This article discusses three planning terms: Exit Planning, pre-sale planning, and pre-sale due diligence. Here’s how we define each:
- Exit Planning is for every owner, regardless of Exit Path. It involves setting goals, assessing the Asset Gap, building and protecting business value, picking an Exit Path, and designing the transfer.
- Pre-sale planning applies only to those owners who have chosen a sale to a third party as the Exit Path best able to achieve their goals. It is essentially the same as Exit Planning, modified only to include using a transaction intermediary to estimate business value rather than a business appraiser.
- Pre-sale due diligence also applies only to those owners who have chosen to exit via a sale to a third party. Prior to putting a company on the market, pre-sale due diligence is the process we use to identify and correct any possible impediments to a sale or issues that might cause a buyer to reduce its offer.
Once an owner signs a letter of intent, the buyer kicks off its due diligence process. If you’ve experienced buyer due diligence, you understand that a buyer’s deal team (deal attorney, CPA, and investment banker) leaves no stone unturned. The process is exhaustive, and to owners, exhausting. If a buyer uncovers problems or issues, owners must address and correct them to the buyer’s satisfaction or the buyer will “adjust” its offer. (As you know, adjustments are rarely, if ever, in a seller’s favor.) Explaining, correcting, and eliminating issues takes time, perhaps weeks or months, if the buyer does not walk away in the first place.
A strong offense, in the form of pre-sale due diligence before your client goes to market, is an owner’s best defense against purchase-price adjustments, and it differs from the due diligence buyers (and possible lenders) conduct as part of the sale process.
Buyers typically conduct their due diligence after they have signed a letter of intent. You should lead owners through pre-sale planning and pre-sale due diligence before they put their companies on the market. In this way, you, the owner, and the owner’s deal team can uncover and correct issues before a buyer discovers them.
Benefits of Pre-Sale Due Diligence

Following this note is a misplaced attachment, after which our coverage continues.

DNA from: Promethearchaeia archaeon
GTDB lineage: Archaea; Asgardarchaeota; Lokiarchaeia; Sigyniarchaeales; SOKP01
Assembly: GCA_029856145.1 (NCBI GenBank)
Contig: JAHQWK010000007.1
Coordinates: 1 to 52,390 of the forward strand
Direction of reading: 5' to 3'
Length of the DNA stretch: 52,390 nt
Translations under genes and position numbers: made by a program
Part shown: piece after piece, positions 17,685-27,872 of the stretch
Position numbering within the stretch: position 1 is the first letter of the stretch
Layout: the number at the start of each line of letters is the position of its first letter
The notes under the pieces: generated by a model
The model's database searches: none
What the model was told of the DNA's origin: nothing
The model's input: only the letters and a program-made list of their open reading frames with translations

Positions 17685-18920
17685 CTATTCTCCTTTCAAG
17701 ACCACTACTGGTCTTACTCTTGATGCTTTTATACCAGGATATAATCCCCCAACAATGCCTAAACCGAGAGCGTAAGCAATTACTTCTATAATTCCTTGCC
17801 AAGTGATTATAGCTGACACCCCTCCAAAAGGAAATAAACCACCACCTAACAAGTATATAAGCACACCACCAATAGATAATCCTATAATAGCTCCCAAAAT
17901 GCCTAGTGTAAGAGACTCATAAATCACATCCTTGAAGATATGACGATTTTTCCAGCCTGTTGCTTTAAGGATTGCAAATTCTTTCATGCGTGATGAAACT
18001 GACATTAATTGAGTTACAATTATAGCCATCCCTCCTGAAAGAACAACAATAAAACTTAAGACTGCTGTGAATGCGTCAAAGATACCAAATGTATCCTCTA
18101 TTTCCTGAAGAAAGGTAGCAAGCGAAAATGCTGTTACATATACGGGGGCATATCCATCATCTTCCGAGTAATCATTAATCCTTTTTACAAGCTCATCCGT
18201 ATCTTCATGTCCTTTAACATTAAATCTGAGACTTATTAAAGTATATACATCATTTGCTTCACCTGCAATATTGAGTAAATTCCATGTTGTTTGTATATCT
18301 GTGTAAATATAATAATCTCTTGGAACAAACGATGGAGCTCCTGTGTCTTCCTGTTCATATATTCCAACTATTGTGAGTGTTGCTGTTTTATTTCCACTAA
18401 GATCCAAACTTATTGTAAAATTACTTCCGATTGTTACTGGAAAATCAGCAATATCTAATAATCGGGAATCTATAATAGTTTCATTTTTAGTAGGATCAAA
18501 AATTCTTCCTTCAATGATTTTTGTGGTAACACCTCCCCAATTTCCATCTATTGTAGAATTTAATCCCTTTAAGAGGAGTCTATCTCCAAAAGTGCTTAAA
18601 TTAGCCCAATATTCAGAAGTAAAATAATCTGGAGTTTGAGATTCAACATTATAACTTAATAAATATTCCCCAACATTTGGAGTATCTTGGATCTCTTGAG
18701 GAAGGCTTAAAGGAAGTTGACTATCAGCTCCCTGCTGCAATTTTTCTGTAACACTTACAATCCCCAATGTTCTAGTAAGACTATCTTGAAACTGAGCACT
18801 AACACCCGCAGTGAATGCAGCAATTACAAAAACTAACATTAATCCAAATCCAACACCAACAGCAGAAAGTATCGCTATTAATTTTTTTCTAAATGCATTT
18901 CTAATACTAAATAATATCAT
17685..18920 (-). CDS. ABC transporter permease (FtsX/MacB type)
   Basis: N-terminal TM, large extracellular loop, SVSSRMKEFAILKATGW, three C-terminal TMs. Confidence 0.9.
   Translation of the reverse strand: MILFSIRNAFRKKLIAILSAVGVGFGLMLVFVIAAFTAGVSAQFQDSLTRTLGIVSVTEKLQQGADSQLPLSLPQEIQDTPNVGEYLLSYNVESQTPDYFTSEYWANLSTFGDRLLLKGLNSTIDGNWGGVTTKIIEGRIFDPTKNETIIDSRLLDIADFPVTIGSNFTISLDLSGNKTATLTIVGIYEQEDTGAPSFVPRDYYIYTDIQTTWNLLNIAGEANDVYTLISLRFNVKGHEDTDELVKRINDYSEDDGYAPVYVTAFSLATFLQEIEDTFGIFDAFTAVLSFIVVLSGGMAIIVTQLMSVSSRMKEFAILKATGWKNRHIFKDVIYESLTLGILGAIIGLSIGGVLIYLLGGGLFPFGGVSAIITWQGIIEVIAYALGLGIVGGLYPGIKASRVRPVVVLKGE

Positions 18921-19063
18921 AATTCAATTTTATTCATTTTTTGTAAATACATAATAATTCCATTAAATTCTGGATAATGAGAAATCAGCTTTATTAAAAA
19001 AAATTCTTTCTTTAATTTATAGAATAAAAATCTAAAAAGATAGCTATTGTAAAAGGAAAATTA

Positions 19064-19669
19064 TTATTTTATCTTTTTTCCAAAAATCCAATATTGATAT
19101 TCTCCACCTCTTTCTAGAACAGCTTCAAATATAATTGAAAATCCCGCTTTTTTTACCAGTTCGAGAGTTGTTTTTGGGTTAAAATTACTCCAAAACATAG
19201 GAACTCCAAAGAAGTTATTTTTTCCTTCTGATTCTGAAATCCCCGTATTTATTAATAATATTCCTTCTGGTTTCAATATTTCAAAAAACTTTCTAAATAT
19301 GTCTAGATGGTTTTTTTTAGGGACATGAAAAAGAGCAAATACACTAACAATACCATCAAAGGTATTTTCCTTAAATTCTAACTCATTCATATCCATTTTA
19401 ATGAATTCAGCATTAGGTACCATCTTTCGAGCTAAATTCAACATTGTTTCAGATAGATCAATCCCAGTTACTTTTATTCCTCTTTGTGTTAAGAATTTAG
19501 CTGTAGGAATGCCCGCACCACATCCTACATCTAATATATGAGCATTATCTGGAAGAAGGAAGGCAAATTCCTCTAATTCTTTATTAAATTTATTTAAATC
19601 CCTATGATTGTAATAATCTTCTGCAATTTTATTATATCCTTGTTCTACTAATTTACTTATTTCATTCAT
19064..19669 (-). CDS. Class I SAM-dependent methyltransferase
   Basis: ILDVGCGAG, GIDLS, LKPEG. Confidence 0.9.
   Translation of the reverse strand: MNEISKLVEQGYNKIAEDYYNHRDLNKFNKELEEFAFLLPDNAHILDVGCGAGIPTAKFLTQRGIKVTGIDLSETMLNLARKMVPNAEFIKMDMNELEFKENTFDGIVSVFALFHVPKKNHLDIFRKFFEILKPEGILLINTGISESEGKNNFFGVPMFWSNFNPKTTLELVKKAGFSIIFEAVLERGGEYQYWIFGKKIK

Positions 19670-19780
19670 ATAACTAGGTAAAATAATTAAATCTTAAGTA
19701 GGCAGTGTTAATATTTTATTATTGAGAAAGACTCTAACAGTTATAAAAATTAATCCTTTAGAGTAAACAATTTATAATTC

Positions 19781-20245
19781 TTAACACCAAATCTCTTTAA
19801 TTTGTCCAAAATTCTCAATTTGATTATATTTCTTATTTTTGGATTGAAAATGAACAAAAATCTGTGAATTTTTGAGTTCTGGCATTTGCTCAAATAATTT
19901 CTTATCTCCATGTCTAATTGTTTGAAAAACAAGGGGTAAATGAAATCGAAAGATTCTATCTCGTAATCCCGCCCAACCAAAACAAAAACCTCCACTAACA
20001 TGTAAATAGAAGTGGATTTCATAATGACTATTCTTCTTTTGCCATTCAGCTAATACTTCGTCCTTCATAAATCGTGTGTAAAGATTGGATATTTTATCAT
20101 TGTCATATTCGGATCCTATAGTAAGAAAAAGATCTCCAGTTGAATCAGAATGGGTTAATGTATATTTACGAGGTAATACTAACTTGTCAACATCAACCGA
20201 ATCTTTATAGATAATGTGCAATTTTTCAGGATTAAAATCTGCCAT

- Saves Time. Recent studies have demonstrated a link between the duration of due diligence and the likelihood of success: The shorter the due diligence process, the higher the probability of a successful transaction. By discovering and correcting problems and issues before due diligence begins, owners save time (hours, days, and weeks) and, quite possibly, the transaction itself.
- Saves Money. When presented with the idea of conducting pre-sale due diligence, owners will likely tell you that it is too expensive, especially if a buyer hasn’t even approached the table. They will ask why they can’t wait until the buyer signs a letter of intent. What your clients don’t realize is that some problems (e.g., regulatory issues) take months or years to resolve. It is better to uncover those issues before incurring the significant costs involved in going to the market.
Spending time, effort, and cash on going to market without first (a) engaging in pre-sale planning and due diligence and (b) retaining a deal team to provide an estimate of the likely sale price and deal terms is a waste.
- Protects and Increases the Purchase Price. If you and your client have engaged in Exit Planning prior to choosing the third-party Exit Path—and the transaction intermediary’s estimated price and deal terms are satisfactory to the owner—the time, effort, and money owners spend on pre-sale due diligence enhances both sale price and the probability of closing.
- Protects the Owner’s Goals. In addition to saving money, pre-sale due diligence gives owners assurance that the sale will achieve their goals.
- Protects the Owner. Buyers require owners/sellers to “guarantee” the accuracy of the statements they make about their businesses in a long list of representations and warranties. Should a buyer find any of the representations that your client makes to be inaccurate, the buyer has recourse to demand that the owner indemnify it for any losses it suffers as a result.
A Transaction Advisor Weighs In
On the topic of pre-sale due diligence, BEI Member and transaction intermediary, Mark Smith, offers this advice:
It is critical that sellers make time to review and approve every business document before it is released to a prospective buyer during a sale process. That one pre-sale activity alone gives us the time necessary to correct issues that will come back to bite the owner when a buyer either bases its letter of intent on a misstatement or finds one during its due diligence.
This article concludes our series on pre-sale planning. We hope it has provided insight into the important role you play in helping prepare owners (and their businesses) for sale before the sale process begins. Jumping into the sale process unprepared costs owners time, money, effort, and possibly the deal itself.